Texas Birds of Prey

Also known as raptors, birds of prey are fascinating creatures that remain at the very top of the food chain thanks to their unique traits and capabilities. Being the largest state in the continental United States and being uniquely positioned in the migratory path of numerous species of birds, Texas has no shortage of raptors. The best thing is Texas has an amazing mix of birds of prey. Most of these raptors live here all year long while others migrate from the north during the breeding season. Let’s take a look at the top 10 birds of prey in Texas.

Top 10 Birds of Prey

Red-Tailed Hawk

This is a very common bird of prey in Texas and North America. It is a year-round resident to the entire state.

The red-tailed hawk is one of the largest birds of prey in North America with a length of 17.7 to 25.6 inches and can weigh up to 51.5 oz. They have a wingspan of 44.9 to 52.4 inches. These hawks are easily recognized by their large size, red tails and shrilling screams. You will mostly see them perched high on telephone wires or treetops. Although common, they are a treat to spot.

Red-Shouldered Hawk

You will mostly spot the red-shouldered hawk in the eastern and southern parts of Texas. These are medium-sized hawks with a wingspan of 37 to 43.7 inches. They weigh between 17.1 and 27.3 oz. The distinguishing feature is the reddish-brown breast and white or dark checkered wings.

Just like the red-tailed hawk, red-shouldered hawks perch high on wires and in treetops searching for small reptiles, mammals, amphibians and at times other birds to feed on. They return to the same nesting site every year.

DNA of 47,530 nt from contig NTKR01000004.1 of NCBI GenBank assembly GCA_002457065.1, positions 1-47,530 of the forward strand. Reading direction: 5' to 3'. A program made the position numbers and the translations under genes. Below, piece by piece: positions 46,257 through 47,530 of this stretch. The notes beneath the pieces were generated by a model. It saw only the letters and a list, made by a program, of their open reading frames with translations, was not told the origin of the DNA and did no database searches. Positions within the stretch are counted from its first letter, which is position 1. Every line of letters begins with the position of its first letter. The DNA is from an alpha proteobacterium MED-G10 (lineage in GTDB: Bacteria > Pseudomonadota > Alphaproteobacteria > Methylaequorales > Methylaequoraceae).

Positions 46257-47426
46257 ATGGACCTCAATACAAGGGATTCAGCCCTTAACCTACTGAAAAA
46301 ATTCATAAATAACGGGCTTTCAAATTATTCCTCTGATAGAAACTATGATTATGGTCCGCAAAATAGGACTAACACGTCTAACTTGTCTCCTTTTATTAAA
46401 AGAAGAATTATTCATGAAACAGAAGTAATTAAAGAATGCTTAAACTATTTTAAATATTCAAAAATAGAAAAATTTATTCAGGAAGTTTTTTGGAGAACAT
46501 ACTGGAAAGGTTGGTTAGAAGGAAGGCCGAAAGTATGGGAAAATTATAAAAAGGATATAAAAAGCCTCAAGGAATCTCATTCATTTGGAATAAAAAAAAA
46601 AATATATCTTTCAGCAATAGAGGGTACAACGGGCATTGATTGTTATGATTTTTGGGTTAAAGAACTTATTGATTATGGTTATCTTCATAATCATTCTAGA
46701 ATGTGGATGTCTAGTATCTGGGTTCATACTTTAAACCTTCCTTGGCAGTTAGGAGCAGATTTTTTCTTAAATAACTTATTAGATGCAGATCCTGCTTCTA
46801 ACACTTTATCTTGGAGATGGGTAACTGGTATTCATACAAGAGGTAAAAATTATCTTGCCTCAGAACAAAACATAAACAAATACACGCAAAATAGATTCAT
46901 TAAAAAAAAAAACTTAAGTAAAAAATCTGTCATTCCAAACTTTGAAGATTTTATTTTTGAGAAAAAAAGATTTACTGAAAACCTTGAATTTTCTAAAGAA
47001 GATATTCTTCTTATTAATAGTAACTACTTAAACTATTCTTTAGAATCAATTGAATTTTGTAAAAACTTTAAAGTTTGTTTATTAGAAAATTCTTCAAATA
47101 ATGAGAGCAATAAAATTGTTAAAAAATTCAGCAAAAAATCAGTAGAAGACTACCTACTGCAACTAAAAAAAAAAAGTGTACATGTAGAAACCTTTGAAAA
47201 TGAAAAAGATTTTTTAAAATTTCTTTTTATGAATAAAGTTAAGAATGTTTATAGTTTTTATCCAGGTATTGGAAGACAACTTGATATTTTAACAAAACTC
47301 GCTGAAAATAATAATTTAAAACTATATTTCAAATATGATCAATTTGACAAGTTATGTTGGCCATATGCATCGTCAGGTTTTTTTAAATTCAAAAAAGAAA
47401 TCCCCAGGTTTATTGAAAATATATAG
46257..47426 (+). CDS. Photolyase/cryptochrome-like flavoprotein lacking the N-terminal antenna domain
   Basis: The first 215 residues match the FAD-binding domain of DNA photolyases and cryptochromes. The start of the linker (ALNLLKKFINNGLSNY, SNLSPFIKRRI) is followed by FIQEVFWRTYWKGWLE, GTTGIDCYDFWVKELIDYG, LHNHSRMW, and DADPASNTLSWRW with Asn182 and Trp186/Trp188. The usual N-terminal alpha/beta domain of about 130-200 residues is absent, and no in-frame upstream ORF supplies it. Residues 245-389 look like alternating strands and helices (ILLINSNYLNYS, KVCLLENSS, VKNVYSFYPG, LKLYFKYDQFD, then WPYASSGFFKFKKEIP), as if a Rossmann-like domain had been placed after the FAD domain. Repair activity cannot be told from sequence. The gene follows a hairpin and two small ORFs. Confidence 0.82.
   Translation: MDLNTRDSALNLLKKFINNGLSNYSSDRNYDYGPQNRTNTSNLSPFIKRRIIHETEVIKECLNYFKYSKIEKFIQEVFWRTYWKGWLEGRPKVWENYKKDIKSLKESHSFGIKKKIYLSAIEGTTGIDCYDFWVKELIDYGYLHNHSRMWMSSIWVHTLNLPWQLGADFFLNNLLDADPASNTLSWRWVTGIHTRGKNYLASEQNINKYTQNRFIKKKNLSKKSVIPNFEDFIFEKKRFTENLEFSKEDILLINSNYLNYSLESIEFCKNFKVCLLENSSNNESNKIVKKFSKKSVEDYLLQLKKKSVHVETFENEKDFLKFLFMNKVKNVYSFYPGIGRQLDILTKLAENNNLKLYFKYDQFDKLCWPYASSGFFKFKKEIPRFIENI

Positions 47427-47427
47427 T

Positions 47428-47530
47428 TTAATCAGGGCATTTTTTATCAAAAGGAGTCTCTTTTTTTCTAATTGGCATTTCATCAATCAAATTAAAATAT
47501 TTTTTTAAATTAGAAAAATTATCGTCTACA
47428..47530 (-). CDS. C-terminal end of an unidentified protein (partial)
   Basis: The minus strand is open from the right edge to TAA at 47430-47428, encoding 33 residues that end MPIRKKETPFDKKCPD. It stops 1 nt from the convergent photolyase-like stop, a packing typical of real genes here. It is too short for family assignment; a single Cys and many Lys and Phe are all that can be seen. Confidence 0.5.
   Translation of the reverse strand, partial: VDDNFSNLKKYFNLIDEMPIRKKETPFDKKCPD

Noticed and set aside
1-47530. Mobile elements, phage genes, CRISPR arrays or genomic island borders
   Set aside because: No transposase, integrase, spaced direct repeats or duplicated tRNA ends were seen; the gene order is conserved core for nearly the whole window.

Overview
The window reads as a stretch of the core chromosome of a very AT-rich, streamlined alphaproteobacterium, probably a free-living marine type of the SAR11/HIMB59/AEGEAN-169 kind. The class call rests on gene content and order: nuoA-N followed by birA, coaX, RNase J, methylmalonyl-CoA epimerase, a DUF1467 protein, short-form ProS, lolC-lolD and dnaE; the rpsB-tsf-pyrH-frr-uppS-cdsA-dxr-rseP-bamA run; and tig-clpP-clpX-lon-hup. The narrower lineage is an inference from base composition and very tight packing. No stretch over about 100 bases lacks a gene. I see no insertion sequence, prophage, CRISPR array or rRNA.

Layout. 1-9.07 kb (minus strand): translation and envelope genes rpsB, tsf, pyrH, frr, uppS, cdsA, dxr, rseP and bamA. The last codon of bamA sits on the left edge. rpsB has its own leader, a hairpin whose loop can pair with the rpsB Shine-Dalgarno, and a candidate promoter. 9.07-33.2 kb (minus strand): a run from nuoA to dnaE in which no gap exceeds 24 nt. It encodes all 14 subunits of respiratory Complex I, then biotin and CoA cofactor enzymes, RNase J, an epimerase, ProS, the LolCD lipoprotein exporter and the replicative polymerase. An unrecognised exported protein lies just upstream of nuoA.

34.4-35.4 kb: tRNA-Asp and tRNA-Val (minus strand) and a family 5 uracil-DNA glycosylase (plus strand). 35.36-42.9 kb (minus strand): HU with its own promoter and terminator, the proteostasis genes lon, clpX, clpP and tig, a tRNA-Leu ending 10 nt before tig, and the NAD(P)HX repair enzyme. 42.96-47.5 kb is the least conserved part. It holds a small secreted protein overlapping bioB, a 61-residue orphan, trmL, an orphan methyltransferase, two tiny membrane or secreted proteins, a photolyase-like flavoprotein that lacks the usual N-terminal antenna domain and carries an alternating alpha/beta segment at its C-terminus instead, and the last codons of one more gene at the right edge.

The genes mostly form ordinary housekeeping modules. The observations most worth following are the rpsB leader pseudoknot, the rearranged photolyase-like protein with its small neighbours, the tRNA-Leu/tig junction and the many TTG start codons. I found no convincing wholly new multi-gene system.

Bald Eagle

The Bald Eagle is the national bird of the United States. It is not a permanent resident but arrives in Texas as early as August. You will spot the largest population of bald eagles from early October to late May. Bald eagles are huge birds of prey. The female is usually larger. They have a wingspan of 71 to 93 inches and can weigh up to 13 pounds. Bald eagles feed typically on fish. When fish is scarce, they eat small mammals and birds.

Crested Caracara

The Crested Caracara is a permanent resident of Texas. As expected, the male is smaller than the female. Together, they have an average length of 22 inches and a wingspan of about 4 feet. The females can be as heavy as 3 pounds whereas the males achieve a maximum weight of 46 ounces.

Texas Birds of Prey Crested Caracara

A unique trait about crested caracara is that they are not picky about what they eat. While their menu is made up of a wide selection of small animals, they never care if they catch their prey alive or dead.

Black Vulture

Also known as the American Black vulture, the black vulture is a permanent resident of Texas. It is uniform black with silver patches on the underside of its wingtips. They have a bat-like flight style.

The black vulture is a large bird with a wingspan of up to 63 inches. It can weigh up to 4.6 pounds and achieve a height of up to 29 inches. Their diet is primarily carrion. They feed on the carcasses of dead animals of all sizes.

Golden Eagle